Throughout most of northern and western North America lives the world’s second largest rodent, the North American Porcupine. Attaining a weight of up to 40 pounds, this rodent is found from high-mountain, forested areas to the scrubby, creosote expanses of the low deserts. Porcupines are heavy-set, short-legged, slow-moving mammals, preferring to be alone. They are also nocturnal and spend most of their time in trees.
The porcupine’s back and tail are covered with up to 30,000 sharp quills armed with barbs. These barbed quills detach easily and can become painfully embedded in the skin of an attacker—especially so when the porcupine swats the attacker with its tail. Not only do the quills inflict painful wounds, but they also work their way deep into the skin and may even cause death if they puncture vital organs or if the wounds become infected.
Porcupines are vegetarians, preferring to feed on leaves, twigs, and green plants. In the winter they feed on the inner bark of trees. As with all rodents, the porcupine’s teeth grow continuously and must be kept worn down by gnawing on wood. They are especially fond of salt and will chew on axe handles to get the salt left there by human hands.
In Australia and New Guinea lives an odd family of mammals known as echidnas or spiny anteaters. They are oviparous, meaning they lay eggs rather than give live birth as most mammals do. Echidnas have long, sharp spines protecting their bodies. When danger threatens, they roll into a ball, thus protecting their vulnerable undersides. There are several different species of echidnas and all are insectivores, feeding on ants, termites, other insects, and earthworms, which they find with their sensitive snouts. They then dig them out with their strong claws and catch them with their long, sticky tongues. During the breeding season, a female echidna develops a simple pouch into which she lays a single, leathery-shelled egg. The egg hatches in ten days and the baby is blind and hairless. It gets milk from a gland within the mother’s pouch. In a few weeks, the baby (called a puggle) develops sharp spines and must leave the pouch.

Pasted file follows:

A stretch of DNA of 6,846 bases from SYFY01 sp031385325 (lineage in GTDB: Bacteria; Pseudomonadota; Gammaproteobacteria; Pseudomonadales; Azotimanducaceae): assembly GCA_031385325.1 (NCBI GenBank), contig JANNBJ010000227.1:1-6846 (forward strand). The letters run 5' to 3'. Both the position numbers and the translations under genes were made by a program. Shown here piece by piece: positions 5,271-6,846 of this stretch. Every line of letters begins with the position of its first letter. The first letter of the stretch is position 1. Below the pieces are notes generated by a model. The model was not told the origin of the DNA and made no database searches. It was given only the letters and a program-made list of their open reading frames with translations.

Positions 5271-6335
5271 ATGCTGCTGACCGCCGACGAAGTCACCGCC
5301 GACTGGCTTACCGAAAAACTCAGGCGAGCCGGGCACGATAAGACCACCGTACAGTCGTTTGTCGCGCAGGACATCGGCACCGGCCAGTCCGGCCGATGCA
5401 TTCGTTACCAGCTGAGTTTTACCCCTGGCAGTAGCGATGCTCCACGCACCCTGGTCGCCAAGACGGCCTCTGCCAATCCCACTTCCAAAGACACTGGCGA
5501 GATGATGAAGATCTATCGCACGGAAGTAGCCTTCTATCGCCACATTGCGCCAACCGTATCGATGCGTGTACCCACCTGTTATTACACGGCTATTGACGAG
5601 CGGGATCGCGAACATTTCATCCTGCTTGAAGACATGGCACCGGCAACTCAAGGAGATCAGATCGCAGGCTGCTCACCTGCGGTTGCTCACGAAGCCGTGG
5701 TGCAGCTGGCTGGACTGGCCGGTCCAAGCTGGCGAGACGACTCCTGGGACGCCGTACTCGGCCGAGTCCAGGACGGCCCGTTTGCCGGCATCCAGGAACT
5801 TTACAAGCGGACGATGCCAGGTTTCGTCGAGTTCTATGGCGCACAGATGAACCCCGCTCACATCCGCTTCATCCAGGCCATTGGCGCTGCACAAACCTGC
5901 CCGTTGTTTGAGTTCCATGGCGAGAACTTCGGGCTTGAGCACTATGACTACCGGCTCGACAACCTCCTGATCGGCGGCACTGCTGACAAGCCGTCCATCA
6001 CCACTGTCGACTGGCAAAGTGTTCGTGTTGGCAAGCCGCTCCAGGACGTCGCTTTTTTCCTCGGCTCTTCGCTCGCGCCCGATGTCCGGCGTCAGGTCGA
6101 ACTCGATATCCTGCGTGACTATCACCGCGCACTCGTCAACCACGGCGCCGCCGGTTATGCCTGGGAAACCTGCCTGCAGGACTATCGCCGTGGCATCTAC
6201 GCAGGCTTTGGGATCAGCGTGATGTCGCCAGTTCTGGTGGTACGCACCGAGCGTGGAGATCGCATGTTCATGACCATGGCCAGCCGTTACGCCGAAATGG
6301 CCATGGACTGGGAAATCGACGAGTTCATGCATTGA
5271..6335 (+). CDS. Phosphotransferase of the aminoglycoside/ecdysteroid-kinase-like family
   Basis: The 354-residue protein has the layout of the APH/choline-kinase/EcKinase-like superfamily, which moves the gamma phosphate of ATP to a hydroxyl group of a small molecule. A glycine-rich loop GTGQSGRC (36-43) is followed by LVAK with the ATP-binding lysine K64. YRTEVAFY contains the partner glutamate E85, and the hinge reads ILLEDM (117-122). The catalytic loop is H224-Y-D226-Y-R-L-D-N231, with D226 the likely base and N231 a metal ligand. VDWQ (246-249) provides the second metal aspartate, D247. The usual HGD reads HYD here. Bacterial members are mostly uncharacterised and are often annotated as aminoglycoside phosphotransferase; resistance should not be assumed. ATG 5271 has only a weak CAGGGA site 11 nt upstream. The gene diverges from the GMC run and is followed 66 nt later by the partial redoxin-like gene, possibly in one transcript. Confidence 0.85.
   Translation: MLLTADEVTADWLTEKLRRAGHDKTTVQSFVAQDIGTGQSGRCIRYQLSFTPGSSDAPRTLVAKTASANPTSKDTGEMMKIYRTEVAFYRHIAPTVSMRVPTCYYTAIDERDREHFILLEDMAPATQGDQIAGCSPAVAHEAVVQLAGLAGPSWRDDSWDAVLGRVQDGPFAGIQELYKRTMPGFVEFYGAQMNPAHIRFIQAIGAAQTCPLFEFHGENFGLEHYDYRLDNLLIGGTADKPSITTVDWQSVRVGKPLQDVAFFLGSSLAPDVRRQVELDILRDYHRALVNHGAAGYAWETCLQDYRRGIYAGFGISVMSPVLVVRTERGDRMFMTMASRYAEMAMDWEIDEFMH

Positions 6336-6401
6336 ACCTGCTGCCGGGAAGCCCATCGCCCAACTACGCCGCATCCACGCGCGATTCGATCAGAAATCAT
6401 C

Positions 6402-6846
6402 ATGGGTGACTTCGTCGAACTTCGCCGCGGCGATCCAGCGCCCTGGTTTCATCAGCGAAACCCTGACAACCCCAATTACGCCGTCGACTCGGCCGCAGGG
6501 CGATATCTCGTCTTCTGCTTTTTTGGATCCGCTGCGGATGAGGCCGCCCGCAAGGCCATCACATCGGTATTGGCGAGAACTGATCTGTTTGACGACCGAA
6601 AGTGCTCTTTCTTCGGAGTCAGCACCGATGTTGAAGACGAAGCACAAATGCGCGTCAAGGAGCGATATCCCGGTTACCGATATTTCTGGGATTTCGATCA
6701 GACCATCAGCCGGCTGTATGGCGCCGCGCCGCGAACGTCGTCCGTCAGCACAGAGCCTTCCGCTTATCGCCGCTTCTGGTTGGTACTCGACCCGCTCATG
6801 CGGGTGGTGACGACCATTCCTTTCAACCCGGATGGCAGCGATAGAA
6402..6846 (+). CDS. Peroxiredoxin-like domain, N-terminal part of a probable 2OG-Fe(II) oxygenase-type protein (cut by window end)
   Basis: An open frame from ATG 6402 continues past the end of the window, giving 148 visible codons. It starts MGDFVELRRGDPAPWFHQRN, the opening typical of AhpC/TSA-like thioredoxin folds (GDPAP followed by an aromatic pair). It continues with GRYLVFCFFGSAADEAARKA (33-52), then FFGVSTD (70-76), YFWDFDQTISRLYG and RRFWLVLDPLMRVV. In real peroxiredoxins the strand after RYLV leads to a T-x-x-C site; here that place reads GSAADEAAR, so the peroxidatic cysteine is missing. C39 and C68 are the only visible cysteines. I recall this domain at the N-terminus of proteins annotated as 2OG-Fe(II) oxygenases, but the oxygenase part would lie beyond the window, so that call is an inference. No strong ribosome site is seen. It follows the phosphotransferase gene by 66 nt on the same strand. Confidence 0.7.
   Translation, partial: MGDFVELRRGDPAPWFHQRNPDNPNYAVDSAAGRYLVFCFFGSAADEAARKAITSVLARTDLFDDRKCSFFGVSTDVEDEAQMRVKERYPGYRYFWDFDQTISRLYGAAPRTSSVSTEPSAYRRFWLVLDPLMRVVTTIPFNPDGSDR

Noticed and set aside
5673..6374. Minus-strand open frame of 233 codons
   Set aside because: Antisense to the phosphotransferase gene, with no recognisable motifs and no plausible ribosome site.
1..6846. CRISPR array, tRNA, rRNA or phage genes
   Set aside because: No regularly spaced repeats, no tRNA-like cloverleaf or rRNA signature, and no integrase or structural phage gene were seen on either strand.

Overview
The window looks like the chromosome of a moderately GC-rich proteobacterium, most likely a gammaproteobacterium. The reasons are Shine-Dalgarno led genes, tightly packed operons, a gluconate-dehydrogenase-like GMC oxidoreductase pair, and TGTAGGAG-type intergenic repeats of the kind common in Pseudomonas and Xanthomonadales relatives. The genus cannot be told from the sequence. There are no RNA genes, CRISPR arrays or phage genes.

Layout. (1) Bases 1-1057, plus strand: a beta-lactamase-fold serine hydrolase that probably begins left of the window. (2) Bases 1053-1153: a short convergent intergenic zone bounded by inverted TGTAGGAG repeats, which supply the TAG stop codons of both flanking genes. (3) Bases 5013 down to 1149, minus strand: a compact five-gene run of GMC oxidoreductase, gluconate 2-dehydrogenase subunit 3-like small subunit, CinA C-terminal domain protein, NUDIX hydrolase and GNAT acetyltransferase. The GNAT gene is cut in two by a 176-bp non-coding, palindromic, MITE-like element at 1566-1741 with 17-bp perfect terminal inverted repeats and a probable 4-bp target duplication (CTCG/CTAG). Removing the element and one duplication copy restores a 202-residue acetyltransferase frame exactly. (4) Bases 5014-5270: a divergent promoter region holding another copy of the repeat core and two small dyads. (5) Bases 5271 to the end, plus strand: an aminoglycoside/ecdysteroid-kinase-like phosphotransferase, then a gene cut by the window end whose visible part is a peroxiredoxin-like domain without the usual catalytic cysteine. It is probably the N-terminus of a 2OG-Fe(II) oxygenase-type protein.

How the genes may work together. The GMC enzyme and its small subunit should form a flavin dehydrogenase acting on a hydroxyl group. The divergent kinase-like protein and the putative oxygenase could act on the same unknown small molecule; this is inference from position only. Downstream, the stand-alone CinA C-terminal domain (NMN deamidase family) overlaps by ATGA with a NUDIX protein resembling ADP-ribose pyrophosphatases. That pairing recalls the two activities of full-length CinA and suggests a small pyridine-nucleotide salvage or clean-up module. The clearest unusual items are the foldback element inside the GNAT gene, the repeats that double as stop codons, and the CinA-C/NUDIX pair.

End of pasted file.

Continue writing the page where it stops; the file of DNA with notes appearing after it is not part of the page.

In Africa and Eurasia lives another group of spiny mammals called hedgehogs. Hedgehogs are in the order Insectivora and are related to shrews and moles. They have rounded bodies up to thirteen inches long, very short tails, and pointed snouts. Their backs and sides are covered with stiff, inch-long spines, and their undersides are covered with coarse hair. When threatened, a hedgehog rolls itself into a tight ball with its spines pointing outward. When rolled up like this it is invulnerable to almost any predator. Hedgehogs are very popular with gardeners in Europe. Because of their appetite for insects, they are encouraged to live around farms and gardens. Hedgehogs are also raised and sold for pets in many places.
Just as painful and even suicidal as it is for a predator to try and make a meal out of one of the prickly mammals mentioned above, so it is for men who try to work against God. In Acts 9:5, the Lord said to Paul, just after he was struck blind on the road to Damascus, “I am Jesus whom thou persecutest: [it is] hard for thee to kick against the pricks.” We should be careful that, in our zeal for God, we do not end up working against God or preventing others from doing the Lord’s work like Paul did. Just because the work is not being done the way we think it should be or through the channels we think it should be does not mean that the Lord is not leading it! “But if it be of God, ye cannot overthrow it; lest haply ye be found even to fight against God.” Acts 5:39.
David Arbour writes from his home in DeQueen, Arkansas. He may be contacted by e-mail at: email@example.com.